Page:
Summary: For the second time in two years, Microsoft has significantly cut the benefits it offers to TechNet subscribers. Will the newly reduced allotments of Windows and Office product keys really reduce piracy or just annoy Microsoft’s customers?
Microsoft’s TechNet program is one of the best bargains in personal computing. For an annual subscription price of $349, TechNet Professional subscribers get access to nearly every release of every operating system (desktop and server) and Office suite.
The licenses are valid for evaluation purposes only, but the downloadable products and product keys are typically Retail products, indistinguishable from shrink-wrapped products.
Two years ago, a TechNet Professional subscription entitled you to 10 product keys for every version of Windows and every version of Office. In September 2010, citing concerns over piracy, Microsoft cut those allotments to five keys.
Now, according to an announcement at the TechNet Subscriptions home page, the number of product keys has just been slashed again:
Beginning in mid-March 2012, subscribers to TechNet Subscriptions (excluding TechNet Standard which are entitled to 2 keys per product) may access a maximum allocation of three (3) product keys for Microsoft Office and Windows Client products in connection with their subscription. The allotted keys may only be used for software evaluation purposes. Once the maximum keys have been activated, no more keys will be made available. Additional product keys may be acquired through the purchase of an additional subscription.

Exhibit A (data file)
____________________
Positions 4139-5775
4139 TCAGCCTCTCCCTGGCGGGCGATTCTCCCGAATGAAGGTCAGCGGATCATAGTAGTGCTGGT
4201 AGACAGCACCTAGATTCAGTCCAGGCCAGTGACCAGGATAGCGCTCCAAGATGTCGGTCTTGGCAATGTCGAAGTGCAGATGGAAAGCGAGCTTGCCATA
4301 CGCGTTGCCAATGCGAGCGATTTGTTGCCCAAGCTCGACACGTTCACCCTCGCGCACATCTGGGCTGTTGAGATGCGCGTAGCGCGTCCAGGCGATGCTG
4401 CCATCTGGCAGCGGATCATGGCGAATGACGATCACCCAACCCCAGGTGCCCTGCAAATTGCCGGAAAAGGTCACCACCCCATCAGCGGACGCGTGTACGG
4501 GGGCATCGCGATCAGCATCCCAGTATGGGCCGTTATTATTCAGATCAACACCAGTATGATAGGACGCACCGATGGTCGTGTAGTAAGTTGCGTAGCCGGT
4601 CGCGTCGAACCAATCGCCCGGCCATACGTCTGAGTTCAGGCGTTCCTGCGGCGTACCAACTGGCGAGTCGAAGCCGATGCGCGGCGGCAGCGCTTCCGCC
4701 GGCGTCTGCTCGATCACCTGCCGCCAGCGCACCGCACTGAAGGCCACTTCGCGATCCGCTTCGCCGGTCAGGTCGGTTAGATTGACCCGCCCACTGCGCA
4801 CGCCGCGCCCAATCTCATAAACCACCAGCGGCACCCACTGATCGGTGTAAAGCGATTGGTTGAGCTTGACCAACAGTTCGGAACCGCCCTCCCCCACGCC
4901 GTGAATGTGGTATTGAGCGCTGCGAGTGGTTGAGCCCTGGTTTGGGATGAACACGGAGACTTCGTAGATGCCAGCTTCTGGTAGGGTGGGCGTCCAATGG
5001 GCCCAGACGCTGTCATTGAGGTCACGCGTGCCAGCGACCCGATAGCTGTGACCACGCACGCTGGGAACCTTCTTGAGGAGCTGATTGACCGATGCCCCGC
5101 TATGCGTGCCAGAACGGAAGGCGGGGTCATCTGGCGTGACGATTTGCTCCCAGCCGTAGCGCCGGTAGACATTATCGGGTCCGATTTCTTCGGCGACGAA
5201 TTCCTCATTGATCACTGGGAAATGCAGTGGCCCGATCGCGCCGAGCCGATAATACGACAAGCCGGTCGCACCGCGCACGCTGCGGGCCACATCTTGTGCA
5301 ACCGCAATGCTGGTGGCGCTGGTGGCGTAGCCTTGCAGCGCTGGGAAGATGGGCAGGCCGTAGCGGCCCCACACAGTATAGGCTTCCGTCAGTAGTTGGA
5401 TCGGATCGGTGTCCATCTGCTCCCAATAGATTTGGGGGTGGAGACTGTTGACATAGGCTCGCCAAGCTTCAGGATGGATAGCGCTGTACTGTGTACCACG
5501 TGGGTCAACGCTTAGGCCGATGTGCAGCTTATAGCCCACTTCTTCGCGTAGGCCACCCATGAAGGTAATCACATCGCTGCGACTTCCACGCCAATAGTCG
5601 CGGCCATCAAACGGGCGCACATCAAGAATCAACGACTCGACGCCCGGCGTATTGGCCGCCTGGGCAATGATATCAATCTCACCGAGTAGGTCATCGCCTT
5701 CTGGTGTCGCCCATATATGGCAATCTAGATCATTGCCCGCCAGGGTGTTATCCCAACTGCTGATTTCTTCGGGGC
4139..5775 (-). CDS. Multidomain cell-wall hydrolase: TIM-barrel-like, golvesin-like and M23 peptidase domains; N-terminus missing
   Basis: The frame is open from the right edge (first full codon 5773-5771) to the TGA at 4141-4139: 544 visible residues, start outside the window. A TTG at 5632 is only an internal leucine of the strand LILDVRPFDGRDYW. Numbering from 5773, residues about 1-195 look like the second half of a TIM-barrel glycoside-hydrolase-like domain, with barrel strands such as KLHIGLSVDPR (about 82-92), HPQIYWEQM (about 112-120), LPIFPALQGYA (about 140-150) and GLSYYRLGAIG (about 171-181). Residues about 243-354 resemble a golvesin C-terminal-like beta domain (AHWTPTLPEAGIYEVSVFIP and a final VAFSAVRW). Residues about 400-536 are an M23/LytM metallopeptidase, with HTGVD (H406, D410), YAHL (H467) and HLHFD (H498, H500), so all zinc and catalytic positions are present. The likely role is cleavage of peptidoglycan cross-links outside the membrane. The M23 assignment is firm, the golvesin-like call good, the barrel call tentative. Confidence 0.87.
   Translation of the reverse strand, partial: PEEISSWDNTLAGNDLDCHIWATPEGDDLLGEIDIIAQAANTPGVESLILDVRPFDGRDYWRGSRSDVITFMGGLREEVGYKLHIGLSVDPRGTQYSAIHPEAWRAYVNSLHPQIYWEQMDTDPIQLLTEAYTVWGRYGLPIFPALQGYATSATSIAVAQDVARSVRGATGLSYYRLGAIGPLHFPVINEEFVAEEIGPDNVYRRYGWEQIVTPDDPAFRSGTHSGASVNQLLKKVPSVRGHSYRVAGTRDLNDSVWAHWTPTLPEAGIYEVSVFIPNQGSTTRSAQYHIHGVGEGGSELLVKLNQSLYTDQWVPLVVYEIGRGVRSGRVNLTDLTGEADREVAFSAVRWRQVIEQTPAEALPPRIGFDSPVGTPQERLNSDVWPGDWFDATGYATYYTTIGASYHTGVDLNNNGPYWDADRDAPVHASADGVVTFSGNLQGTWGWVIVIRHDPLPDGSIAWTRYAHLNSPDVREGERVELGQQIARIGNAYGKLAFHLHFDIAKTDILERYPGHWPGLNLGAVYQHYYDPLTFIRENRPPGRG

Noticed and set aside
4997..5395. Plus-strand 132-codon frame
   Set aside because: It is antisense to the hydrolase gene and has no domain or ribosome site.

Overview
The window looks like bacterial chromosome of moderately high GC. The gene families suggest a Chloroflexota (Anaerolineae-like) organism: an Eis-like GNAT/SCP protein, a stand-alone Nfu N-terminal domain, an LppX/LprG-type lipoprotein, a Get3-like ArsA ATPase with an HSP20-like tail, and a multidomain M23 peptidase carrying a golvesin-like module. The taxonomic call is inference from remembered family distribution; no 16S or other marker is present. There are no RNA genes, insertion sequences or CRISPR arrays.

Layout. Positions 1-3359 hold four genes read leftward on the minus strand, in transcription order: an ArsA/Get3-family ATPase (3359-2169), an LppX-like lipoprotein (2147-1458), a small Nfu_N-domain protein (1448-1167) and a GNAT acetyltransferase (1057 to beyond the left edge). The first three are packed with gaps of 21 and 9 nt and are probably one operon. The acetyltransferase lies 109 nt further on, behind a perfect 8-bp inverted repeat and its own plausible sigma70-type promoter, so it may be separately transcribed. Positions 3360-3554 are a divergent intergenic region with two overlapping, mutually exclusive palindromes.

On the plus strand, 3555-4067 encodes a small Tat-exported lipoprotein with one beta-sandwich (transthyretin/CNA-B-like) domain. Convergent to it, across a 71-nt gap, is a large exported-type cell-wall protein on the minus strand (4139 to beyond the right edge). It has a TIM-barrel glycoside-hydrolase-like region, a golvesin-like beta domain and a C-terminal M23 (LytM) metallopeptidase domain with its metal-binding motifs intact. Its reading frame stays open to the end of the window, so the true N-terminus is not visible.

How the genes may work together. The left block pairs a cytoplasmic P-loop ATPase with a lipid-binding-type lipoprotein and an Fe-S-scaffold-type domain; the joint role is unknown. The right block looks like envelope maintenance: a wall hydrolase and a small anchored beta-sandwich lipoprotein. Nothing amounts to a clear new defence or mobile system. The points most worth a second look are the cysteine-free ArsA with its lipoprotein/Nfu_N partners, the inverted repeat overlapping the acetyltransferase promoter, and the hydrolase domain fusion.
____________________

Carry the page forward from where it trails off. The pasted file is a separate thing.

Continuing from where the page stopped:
In addition to that restriction, Microsoft has also imposed restrictions on the number of keys that can be claimed on any given day. As another support page notes, a TechNet Professional (Retail) subscriber can claim 44 keys in a 24-hour period.
Reaching your limit means that you have claimed the maximum number of keys allowed for your program benefit level within a 24 hour period. Every 24 hours you may claim another set of keys, up to your program levels maximum.
The same document includes an explanation of sorts for the sudden spate of changes:
Why has Microsoft limited my access to product keys?
We are acting to protect the value of your subscription. If we did not act to prevent abuse of subscriptions we would eventually have to either limit the products available in a subscription or raise the price of your subscription. We believe that this is the best compromise to continue to deliver the highest value to you while limiting abuse at the same time.
Over the past few years, I have encountered countless examples of unauthorized resellers hawking Windows and Office product keys on legit-looking websites. It was a lucrative business for scammers, whose $349 got them 10 licenses for Windows 7 Home Premium and Windows 7 Professional and Windows 7 Ultimate. It was practically a license to print money, as long as their customers activated the resold product keys before Microsoft cut them off.
Even at five keys per product, the economics made it worth trying.
The question now is whether the newly reduced allotment of product keys will actually reduce piracy or simply annoy TechNet subscribers.